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Isobel Tynan

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Fresh Ideas, Creative Thinking: Everyday Creativity 2010


 January and it’s time for the annual JMW Turner exhibition at the National Gallery (A light in the Darkness). In accordance with collector Henry Vaughan’s bequest the watercolours, which are notoriously susceptible to fading, have their radiance preserved, by only being exhibited in the first month of the year. Famously known as "the painter of light" due to his evocative, parameter-breaking homage to colour and light in nature; Turner's paintings are still available to view in all their glory.

History is full of creative giants and their legacies which make our lives today a richer place.   In arts, science, design, literature it's easy to think of those who, as Turner did, expanded and blurred the boundaries of what already existed to create something completely unique, different, value adding. Frequently their creative output has been linked to their genius, madness, inspiration or sheer talent.

In addition to this creative legacy it's important to appreciate the innate natural creative abilities inherent in everyone and expressed to greater or lesser degrees.  This concept of everyday creativity was researched and validated by Ruth Richards and colleagues at Harvard Medical School. Defining everyday creativity as expressions of originality and meaningfulness; it was contended that it wasn’t exclusive to the greats, rather that creativity is a universal ability and is accessible to everyone. However, for many of us, it’s underutilized and underdeveloped.
Richards stated "Everyday creativity is about everyone, throughout our lives, and fundamental to our very survival...With our everyday creativity, we adapt flexibly, we improvise, we try different options”.
If we think of creativity as the creation of something novel, value adding, relevant everyday creativity is expressed in a multitude of ways: it’s how we communicate and make ourselves understood when we don’t speak the same language; bed time stories we make up to tell our children, taking ingredients and creating something different from scratch. One of the upsides of imposed recessionary constraints is it compels people to reconsider what they have done previously so that they can achieve more with less.
This notion of everyday creativity is also touched on in Sir Ken Robinson’s famous Ted talk Do schools kill creativity?He contends that children are naturally highly creative and that education, over-focused on getting the right answer, is in danger of killing that creative spark.  And the best thing about everyday creativity?We can nurture, develop and build up our innate creative abilities through deliberate practice. Some of the ways we can do that:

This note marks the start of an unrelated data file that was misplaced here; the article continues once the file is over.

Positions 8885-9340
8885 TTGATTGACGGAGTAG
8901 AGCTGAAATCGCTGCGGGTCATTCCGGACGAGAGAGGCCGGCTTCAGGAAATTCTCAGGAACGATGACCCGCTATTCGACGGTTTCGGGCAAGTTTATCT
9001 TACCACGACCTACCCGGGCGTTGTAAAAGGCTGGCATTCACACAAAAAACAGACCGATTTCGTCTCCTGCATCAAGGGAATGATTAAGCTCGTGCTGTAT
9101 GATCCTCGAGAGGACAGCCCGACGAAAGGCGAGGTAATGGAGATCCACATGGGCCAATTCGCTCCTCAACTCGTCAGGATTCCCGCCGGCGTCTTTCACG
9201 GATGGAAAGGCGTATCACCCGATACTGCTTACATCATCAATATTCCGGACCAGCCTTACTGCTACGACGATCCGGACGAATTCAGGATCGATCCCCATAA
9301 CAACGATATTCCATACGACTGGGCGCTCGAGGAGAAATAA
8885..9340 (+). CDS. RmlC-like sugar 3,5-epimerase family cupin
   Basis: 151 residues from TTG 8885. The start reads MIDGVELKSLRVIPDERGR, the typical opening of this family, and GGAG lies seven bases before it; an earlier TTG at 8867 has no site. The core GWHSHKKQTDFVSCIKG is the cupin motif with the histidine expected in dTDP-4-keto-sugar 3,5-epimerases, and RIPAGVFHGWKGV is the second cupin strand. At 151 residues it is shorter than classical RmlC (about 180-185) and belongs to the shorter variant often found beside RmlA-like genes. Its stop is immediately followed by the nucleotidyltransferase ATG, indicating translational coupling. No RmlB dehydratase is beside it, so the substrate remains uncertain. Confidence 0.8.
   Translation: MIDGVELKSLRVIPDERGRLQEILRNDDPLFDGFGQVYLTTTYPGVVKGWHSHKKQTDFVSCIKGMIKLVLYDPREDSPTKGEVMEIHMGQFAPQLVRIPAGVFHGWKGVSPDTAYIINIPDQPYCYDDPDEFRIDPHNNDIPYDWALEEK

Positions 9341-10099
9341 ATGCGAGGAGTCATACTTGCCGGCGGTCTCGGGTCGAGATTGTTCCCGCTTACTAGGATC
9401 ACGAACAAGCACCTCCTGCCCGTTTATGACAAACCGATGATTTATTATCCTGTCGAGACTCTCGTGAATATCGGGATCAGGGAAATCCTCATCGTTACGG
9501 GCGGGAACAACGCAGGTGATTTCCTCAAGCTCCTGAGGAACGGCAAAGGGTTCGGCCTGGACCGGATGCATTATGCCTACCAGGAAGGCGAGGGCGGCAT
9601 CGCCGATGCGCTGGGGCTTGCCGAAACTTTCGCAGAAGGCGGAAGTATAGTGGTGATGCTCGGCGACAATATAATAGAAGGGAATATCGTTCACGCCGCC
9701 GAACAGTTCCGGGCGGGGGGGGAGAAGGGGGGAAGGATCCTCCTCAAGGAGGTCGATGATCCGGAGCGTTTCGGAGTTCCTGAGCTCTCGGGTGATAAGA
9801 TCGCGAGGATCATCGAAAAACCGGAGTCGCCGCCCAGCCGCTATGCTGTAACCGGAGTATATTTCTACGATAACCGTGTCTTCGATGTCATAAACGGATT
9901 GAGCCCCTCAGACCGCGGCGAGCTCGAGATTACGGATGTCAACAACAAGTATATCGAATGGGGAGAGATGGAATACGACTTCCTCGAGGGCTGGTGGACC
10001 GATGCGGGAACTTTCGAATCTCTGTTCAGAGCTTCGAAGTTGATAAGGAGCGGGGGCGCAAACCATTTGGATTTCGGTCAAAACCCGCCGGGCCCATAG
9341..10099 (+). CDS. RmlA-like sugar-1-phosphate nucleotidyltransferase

• Take a break from the familiar and try something different; creativity thrives on novelty. Howard Gardner’s work on the eight multiple intelligences contends that each of us, although possessing each of the multiple intelligences, (They are social/interpersonal; Musical; Spatial; Bodily-kinaesthetic; Logical-mathematical; intrapersonal; naturalistic; verbal linguistic) generally relies on the same ones. We tend to stay within our comfort zone; choosing to experiment with different types encourages us to develop and unleash our creative powers. There's a great article on this at Lateral Action·        
  • Play and have fun; To paraphrase Roger von Oech if necessity is the mother of invention then play is the father. By not trying so hard and allowing your mind to disassociate from a problem by doing something else you come up with some interesting ideas.
  •  Move the focus from finding the one right answer to thinking divergently about a problem or challenge. Re-frame the question to get a different perspective, combine new possibilities to come up with fresh ideas.
So, instead of just marvelling at the abilities of creative legends this New Year why not also focus on uncovering and developing your own resources of creativity.

2 Responses

  1. everyday creativity

    Really enjoyed the article.

    2 quick points:

    I feel schools get blamed too much for driving out children’s creativity. While there are many teachers, and a teaching regime which can be rightly criticised, a bigger enemy, in my view, is peer pressure. As children’s scoial networks mature, the desire to conform, be one of the gang, also gets stronger and proves a blunt tool to wipe out, suppress or crush expressions of individuality.

    Secondly, on Monday (January 18th) it is ‘Blue Monday’ symbolically the most depressing day of the year – yet, by using creative, flexible thinking, it is possible to turn it into the most positive day of the year. Do check out

    Have a great Blue Monday – and don’t worry about what your mates might think of you!


  2. Thanks/Blue Monday blog

    Hi Andy,

    Thanks for your feedback-interesting point about children’s social networks-I hadn’t considered that before.

    And thanks for the link to the Blue Monday blog; I had a quick look-it’s certainly got some great suggestions!



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Isobel Tynan

T&D Manager

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